Faculty Author Q&A: Effie Rentzou and André Benhaïm on “1913: The Year of French Modernism”

October 15, 2020

Effie Rentzou and André Benhaïm are Professors in the Department of French and Italian. Their latest book is “1913: The Year of French Modernism,” published by Manchester University Press.

How did you get the idea for this project?

The idea for this project came out from a date, 1913. Many important cultural events happened in France that year: the first volume of Marcel Proust’s Remembrance of Things Past was published, as well as Guillaume Apollinaire’s seminal poetry collection Alcools, The Rite of Spring was performed, Marcel Duchamp created his first ready-made, Eugène Atget put together the photographic album Les Zoniers, to name a few. How did all these ground-breaking books, works of art, and performances connect with each other and what story do they have to tell us about the historic moment but also about the physiognomy of modernism in France? That was our motivating question.

How has your project developed or changed throughout the research and writing process?

While initially we were more focused on individual works and their place in literary and art history, very quickly we were brought to consider the larger framework of modernism in France and worldwide. The final structure and direction of the book 1913: The Year of French Modernism were thus largely determined by our overview of modernism as a cultural phenomenon, its outlook in France, and also the place of French modernism in existing scholarship.  

What questions for future investigation has the project sparked?

Modernist Studies have turned increasingly toward neglected, peripheral, national traditions in order to illuminate modernism as a global phenomenon. This book offers a view of one of modernism’s supposedly central occurrences, the French. While references to French Modernist authors or works abound in scholarship and are fundamental for the aesthetics of modernism in general–Baudelaire, Rimbaud, Mallarmé, or Proust–French modernism as a canonical category is absent. The ubiquity of these paramount figures and their canonization as key authors of modernism, as well as the centrality of Paris as a real, imaginary, and symbolic metropolis of modernity, have obscured the fact that the story of French modernism has not yet been told. 1913, The Year of French Modernism tells this story. It shows that even ostensibly central occurrences of modernism remain to be explored, it demonstrates how the global is embedded in the regional, and finally it reconstructs and rethinks the “centrality” of France for modernism as well as the meaning of “centrality.” In bringing together an array of excellent essays, we try to redraw the connections and the dialogues that created the distinctive dynamic of French modernism and, in so doing, create a collective narrative for French modernism, a domain in scholarship that remains, paradoxically, still unexplored as a canonical and coherent category. We think that this book opens the way for a more cohesive understanding of modernism in France, and thus ultimately of modernism as a global phenomenon.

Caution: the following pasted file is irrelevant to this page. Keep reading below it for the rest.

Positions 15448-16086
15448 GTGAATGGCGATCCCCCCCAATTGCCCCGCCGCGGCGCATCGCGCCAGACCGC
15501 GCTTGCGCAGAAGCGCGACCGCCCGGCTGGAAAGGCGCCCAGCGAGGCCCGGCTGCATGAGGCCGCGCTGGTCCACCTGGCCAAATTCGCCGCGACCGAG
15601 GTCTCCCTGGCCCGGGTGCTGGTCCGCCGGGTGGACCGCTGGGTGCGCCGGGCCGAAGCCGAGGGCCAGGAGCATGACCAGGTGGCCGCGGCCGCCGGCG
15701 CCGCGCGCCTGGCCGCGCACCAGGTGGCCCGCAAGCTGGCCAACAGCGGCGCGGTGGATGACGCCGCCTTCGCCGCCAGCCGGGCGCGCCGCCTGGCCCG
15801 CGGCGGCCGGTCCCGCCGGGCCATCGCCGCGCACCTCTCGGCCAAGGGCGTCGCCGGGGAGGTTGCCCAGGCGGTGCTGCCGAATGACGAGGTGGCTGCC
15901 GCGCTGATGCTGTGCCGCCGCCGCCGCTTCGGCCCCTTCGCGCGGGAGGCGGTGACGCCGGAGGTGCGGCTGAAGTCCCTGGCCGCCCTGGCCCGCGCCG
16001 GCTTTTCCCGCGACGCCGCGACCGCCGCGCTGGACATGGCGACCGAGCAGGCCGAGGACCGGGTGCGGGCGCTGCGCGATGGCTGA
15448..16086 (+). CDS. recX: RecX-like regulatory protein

Why should people read this book?

Each essay of the book discusses in depth specific works that congealed around 1913 and addresses broader theoretical questions pertaining to modernism, its aesthetics, politics, history, geography, limits, and limitations. The aim of the volume is not to be exhaustive: this is not a history of French modernism; it is not a complete snapshot of the effervescent creativity that occurred in 1913 either. Rather, through a wide range of genres and media – prose, poetry, visual arts, cinema – the essays detail and flesh out a modernist landscape. People who are interested in modernism in general, in the interconnections between the arts, or in the specific works discussed, would find the book fascinating.   

Learn more about other recent publications by Princeton University faculty in the Humanities by exploring our Faculty Bookshelf.

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